TARPON SPRINGS — Mayor Beverley Billiris was seeking a consensus from her board Tuesday night on how to proceed with the search for a new city manager.
She didn't get it.
City commissioners were all over the map in a discussion about whether to let interim City Manager Mark LeCouris stay in the job indefinitely or if they should immediately launch a nationwide search for a new manager.
At last week's commission meeting, LeCouris offered to remain interim city manager for a few months or longer while the city grapples with the possibility of budget cuts and works on major projects that are heading into the development phase.
LeCouris said he has gained the skills necessary to carry the city forward during his 8 1/2 years as the city's acting administrative services director.
But Billiris said she wanted to see what other applicants could bring to the city before making a decision.
"Mark is what I call our comfort zone. The staff likes him, the city likes him, we all like him," Billiris said. "But I personally feel we need to be looking outside our comfort zone to go forward."
Billiris said she supports the idea of LeCouris applying for the position, but is concerned that he lacks a degree in public administration.
"If you do decide to hire Mark at the end of the day, we can at least say he competed against others and he was the best choice," she said.
City Commissioner Susan Slattery said LeCouris doesn't need a degree to prove he's a good manager.
"He's had hands-on experience… and sometimes that's the best experience you can have," she said.
LeCouris, Tarpon's police chief since 1993, has a bachelor's degree in criminal justice from the University of South Florida. Tapped by former City Manager Ellen Posivach for the administrative services post, he frequently served as acting city manager in her absence.
Since Posivach's departure two months ago, LeCouris has won praise from commissioners for keeping them informed and responding quickly to residents' concerns.
Commissioner Robin Saenger said she wrestled with the decision but supports opening a national search that could include LeCouris if he wished.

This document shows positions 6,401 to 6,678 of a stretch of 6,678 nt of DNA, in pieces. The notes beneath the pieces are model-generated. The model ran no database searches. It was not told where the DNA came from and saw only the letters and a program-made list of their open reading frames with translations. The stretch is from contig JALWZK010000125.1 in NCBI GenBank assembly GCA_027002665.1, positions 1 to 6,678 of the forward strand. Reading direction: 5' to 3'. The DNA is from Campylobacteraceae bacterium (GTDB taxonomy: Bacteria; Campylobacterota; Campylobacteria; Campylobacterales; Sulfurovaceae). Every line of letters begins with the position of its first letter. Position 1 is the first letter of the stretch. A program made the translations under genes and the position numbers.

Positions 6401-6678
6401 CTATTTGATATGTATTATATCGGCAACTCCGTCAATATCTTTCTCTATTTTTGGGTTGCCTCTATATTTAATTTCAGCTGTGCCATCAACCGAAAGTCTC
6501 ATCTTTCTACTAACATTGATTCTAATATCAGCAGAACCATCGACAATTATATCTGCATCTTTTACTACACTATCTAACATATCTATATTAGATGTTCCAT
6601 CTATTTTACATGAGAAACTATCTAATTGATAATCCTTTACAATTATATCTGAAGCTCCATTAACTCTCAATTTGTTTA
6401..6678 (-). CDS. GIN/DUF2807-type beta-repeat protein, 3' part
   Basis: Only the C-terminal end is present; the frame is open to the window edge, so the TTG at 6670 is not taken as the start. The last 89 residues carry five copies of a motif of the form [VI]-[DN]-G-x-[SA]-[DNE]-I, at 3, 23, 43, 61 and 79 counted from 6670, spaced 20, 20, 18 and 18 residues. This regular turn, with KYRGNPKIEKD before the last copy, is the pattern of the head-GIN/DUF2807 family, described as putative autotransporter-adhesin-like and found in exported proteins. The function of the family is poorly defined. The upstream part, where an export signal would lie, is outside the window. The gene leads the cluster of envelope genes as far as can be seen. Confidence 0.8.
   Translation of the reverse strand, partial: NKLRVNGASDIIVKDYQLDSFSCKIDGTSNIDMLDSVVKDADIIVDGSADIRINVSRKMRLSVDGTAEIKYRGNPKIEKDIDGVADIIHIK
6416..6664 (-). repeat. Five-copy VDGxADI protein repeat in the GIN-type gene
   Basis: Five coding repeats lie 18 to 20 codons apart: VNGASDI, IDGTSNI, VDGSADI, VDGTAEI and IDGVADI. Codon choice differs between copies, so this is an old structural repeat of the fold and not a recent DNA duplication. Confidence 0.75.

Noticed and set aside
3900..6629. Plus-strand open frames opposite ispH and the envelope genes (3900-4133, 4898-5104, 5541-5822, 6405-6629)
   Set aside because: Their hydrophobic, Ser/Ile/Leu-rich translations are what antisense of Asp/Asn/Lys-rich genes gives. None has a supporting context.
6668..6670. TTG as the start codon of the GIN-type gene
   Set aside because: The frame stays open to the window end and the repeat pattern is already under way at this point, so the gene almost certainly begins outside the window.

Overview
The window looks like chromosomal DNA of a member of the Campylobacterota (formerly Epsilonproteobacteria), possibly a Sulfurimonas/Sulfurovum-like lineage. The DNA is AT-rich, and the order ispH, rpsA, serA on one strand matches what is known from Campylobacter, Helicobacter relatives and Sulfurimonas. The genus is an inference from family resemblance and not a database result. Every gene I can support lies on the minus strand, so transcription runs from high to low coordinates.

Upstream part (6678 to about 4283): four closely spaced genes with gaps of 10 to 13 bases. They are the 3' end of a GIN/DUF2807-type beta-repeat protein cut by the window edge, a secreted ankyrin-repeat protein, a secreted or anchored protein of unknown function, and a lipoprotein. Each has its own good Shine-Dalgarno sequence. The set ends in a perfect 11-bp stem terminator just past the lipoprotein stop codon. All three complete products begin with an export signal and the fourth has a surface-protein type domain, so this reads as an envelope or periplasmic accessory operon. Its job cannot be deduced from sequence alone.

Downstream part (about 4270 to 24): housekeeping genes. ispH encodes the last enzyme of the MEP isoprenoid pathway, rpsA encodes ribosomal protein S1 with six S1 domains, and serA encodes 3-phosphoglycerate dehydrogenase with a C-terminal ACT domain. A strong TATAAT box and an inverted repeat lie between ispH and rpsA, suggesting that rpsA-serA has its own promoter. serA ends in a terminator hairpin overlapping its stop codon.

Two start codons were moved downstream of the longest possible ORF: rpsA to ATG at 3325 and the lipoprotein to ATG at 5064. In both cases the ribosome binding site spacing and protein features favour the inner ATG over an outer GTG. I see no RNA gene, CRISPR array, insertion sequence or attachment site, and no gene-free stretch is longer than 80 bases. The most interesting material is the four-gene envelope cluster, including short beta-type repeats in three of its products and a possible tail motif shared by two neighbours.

"This is, as a commission, maybe the most important decision we'll make in regard to our city," she said.
Commissioner Chris Alahouzos said he thought it was a good idea to give LeCouris more time to prove himself before starting a search process. Commissioner Peter Dalacos said he wanted to see bids from search firms before making a decision.
Nine proposals from search firms have been received, said city spokeswoman Judy Staley.
Staff members will review them, then meet in early July to narrow it down to the top three. They'll present those findings to the commission at a future meeting, possibly later in July or August.
LeCouris was absent from Tuesday's meeting because he's attending a law enforcement conference in Palm Beach Gardens.
Reached by phone Tuesday night, LeCouris said he was agreeable to whatever the commission decides. LeCouris said he wasn't suggesting commissioners forgo a search altogether; rather that they postpone it while the city prepares next year's budget, a process that promises to be difficult with declining property tax revenue.
"I feel I have the capabilities to lead the city through those hard times," he said.
LeCouris has said postponing a search would save the city about $13,000 a month in payroll and benefits. LeCouris, who does not receive extra salary as interim manager and doesn't receive pension contributions because he's enrolled in the city's deferred retirement option plan, makes $112,000 annually. At the time of her departure, Posivach made $126,000 a year and received $27,863 a year in pension contributions.
Rita Farlow can be reached at (727) 445-4162 or email@example.com